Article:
Regardless of all that our so-called advanced society imposes upon us as we've lost our ways of hunting, gathering, and sharing together, replacing that with the work-lives we live today, basically to do the same thing, but with competition with one another and layer-upon-layer of desires thrown into the mix:
We are the same human-animals today as we were not that long ago.
In Canada, our Indigenous Peoples only recently lost the hunter-gathering, egalitarian lives they lived when Europeans showed up here around 500 years ago. The Indigenous Peoples of Canada, it's now known, have lived on this land for thousands of years, living prior to contact with Europeans the hunter-gatherer, egalitarian life-style.
Europeans brought with them the new ways of working for money to take care of needs. There were less desires thrown in back then from the average souls. For those Elites from Europe who came to exploit the resources found, those desires were of course more, or less, depending on status and levels of wealth.
When did the need for shift work come into play in Canada?
I really don't know. It seems it's always been. My Dad was a mill-worker, and although he worked mostly 8am-5pm, I recall, as well, that he worked a variety of shifts over his short life before cancer took him away from us so young.
We're stuck with the 24 hour work-cycle. It's how we live today to fulfill our needs and desires with money.
Can't live with it?
Can't live without it, frankly. It's as simple as that, at least in this society for now.
Are you working long hours?
Are you one of many who work the necessity of shift-work in our society today?
How much quality sleep are you getting, keeping yourself running as a cog in the over-all machine that is society today?
What are the estimates determined by health professionals that the average human needs in regards to sleep?
I've gone on long enough, so please, read this, for a deeper reflection on human needs relative to sleep:
What else do we need in our advanced ways of living today to ensure our best shot at a long and happy life?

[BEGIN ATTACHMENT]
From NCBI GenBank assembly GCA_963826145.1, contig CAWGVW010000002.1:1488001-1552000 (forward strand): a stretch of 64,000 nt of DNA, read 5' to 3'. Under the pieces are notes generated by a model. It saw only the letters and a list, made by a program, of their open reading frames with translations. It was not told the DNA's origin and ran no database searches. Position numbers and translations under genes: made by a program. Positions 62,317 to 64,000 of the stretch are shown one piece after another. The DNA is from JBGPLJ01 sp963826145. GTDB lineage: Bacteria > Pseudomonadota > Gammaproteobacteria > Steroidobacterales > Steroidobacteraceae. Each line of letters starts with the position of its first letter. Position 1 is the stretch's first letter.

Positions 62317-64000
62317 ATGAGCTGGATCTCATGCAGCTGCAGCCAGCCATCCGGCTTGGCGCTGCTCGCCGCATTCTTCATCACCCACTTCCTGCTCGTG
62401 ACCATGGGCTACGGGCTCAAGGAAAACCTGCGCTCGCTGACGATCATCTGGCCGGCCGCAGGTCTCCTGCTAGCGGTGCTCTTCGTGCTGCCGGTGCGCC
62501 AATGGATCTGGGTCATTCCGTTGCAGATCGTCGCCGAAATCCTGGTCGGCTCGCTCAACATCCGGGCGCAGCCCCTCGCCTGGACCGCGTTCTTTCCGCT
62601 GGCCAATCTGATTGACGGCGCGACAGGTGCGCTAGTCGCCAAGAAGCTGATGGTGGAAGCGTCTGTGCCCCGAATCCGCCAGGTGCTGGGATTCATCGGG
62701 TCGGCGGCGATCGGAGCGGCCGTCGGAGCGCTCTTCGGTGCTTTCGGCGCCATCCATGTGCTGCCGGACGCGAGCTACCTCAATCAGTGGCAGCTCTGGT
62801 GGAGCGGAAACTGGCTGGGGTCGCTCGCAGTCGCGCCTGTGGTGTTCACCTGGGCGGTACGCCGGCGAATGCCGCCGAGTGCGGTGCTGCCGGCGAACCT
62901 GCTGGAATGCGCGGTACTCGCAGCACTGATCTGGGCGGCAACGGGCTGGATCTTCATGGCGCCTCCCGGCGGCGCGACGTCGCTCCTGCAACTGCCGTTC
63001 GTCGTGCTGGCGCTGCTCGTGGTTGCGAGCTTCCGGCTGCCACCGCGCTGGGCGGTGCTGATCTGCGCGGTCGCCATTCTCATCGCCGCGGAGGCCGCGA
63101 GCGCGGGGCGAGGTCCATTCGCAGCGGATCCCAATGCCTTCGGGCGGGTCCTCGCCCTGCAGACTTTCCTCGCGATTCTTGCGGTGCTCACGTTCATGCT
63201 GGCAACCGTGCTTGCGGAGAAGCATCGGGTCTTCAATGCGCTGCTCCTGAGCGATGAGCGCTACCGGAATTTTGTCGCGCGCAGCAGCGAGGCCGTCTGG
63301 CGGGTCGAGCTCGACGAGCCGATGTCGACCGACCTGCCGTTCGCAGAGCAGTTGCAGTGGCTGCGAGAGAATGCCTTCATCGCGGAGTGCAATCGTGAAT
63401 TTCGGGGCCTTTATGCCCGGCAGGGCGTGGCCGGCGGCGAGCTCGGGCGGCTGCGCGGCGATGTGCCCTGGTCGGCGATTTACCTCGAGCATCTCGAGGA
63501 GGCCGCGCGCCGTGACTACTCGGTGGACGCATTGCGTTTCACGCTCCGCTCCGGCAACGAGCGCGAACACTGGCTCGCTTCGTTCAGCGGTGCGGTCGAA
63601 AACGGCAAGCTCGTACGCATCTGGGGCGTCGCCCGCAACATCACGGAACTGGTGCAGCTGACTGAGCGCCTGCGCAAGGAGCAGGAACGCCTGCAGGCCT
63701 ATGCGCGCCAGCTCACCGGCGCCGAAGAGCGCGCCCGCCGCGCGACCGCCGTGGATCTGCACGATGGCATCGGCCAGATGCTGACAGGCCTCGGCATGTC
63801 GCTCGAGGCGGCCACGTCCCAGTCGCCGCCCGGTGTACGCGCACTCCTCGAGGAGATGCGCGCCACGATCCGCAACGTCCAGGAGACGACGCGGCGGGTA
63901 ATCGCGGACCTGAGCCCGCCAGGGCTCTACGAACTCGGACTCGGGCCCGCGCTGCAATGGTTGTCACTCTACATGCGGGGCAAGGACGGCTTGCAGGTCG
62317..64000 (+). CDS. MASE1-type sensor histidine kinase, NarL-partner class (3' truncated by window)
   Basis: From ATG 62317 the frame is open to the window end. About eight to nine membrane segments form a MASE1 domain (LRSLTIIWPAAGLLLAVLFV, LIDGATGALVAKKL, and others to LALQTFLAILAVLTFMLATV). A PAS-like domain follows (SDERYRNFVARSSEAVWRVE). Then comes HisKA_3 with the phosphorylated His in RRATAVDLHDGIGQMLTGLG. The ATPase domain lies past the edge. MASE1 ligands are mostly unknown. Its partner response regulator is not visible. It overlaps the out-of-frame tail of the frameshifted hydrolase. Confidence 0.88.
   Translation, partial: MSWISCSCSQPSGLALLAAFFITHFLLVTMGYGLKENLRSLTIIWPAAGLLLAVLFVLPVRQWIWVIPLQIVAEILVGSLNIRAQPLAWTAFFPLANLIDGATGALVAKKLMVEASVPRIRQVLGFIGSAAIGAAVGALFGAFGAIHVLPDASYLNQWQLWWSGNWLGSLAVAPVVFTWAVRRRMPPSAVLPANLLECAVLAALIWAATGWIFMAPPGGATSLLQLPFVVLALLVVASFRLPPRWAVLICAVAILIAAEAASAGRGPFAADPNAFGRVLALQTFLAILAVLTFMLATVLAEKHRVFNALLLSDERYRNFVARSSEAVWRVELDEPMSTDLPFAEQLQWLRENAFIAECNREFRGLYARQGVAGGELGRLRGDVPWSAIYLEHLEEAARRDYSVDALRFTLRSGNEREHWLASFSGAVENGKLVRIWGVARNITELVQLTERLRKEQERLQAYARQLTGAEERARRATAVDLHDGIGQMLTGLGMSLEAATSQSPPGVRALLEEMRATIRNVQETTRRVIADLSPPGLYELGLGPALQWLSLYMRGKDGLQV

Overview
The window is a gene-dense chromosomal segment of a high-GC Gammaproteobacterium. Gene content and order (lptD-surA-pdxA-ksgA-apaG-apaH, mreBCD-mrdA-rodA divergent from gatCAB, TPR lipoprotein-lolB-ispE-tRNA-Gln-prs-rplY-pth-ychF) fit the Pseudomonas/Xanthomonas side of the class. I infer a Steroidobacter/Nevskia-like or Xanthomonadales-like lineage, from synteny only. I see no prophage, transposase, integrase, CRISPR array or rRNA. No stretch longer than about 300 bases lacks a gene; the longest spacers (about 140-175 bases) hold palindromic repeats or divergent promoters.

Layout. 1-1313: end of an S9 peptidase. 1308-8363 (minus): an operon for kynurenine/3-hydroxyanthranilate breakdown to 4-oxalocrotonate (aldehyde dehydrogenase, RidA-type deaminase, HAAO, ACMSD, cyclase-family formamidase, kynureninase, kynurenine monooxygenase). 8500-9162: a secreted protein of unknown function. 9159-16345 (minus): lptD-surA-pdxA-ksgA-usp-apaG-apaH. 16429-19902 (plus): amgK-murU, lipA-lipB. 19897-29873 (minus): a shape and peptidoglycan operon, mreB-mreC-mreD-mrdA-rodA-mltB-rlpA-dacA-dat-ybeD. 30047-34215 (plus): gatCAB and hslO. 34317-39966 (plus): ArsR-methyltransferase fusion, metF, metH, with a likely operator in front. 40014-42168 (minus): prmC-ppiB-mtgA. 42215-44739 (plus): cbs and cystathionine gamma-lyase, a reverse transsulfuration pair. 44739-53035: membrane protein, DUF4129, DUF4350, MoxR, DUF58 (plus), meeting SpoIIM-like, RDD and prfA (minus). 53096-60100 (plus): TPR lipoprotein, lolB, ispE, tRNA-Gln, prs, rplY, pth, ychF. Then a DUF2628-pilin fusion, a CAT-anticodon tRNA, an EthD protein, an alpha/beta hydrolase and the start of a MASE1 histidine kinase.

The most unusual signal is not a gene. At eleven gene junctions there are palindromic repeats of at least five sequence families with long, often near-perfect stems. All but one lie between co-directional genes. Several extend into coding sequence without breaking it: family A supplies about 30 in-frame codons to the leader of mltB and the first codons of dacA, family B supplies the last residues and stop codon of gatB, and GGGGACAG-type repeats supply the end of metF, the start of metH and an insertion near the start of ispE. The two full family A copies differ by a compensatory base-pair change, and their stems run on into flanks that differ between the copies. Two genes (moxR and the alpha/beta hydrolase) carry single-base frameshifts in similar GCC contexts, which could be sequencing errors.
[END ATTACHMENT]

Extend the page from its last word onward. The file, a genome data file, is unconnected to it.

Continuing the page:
Over-all, as well, we need to learn about Work/Life Balance:
This is what we need today to keep the human brain, over-all, as healthy as it can be. We need an understanding of The Six Pillars of Brain Health:
It's pretty clear:
We're no longer hunter-gathers today.
We're competitors seeking money to pay for our life and for living.
It seems we're stuck with that.
As we work, therefore, we're wise to ensure balance.
As is my daily prayer for us all, and I share this as perhaps something to think about to ensure we can together:
For some deeper reflection, I recommend viewing the following film from National Geographic, and listening to an excerpt from this talk from Dr. Gabor Mate:
Darren Gregory: The Trauma Recovery Blog
Photos: Mic and ThoughtCo.
Thank-You to Badge-of-Life Canada for the Writing Prompt
Disclaimer: These materials and resources are presented for educational purposes only. They are not a substitute for informed medical advice or training. Do not use this information to diagnose or treat a health problem without consulting a qualified health or mental health care provider. If you have concerns, contact your health care provider, mental health professional, or your community health centre.
Darren Gregory © 2017. All Rights Reserved
Associate Member American Academy Of Experts In Traumatic Stress.
(Currently Needs Renewal).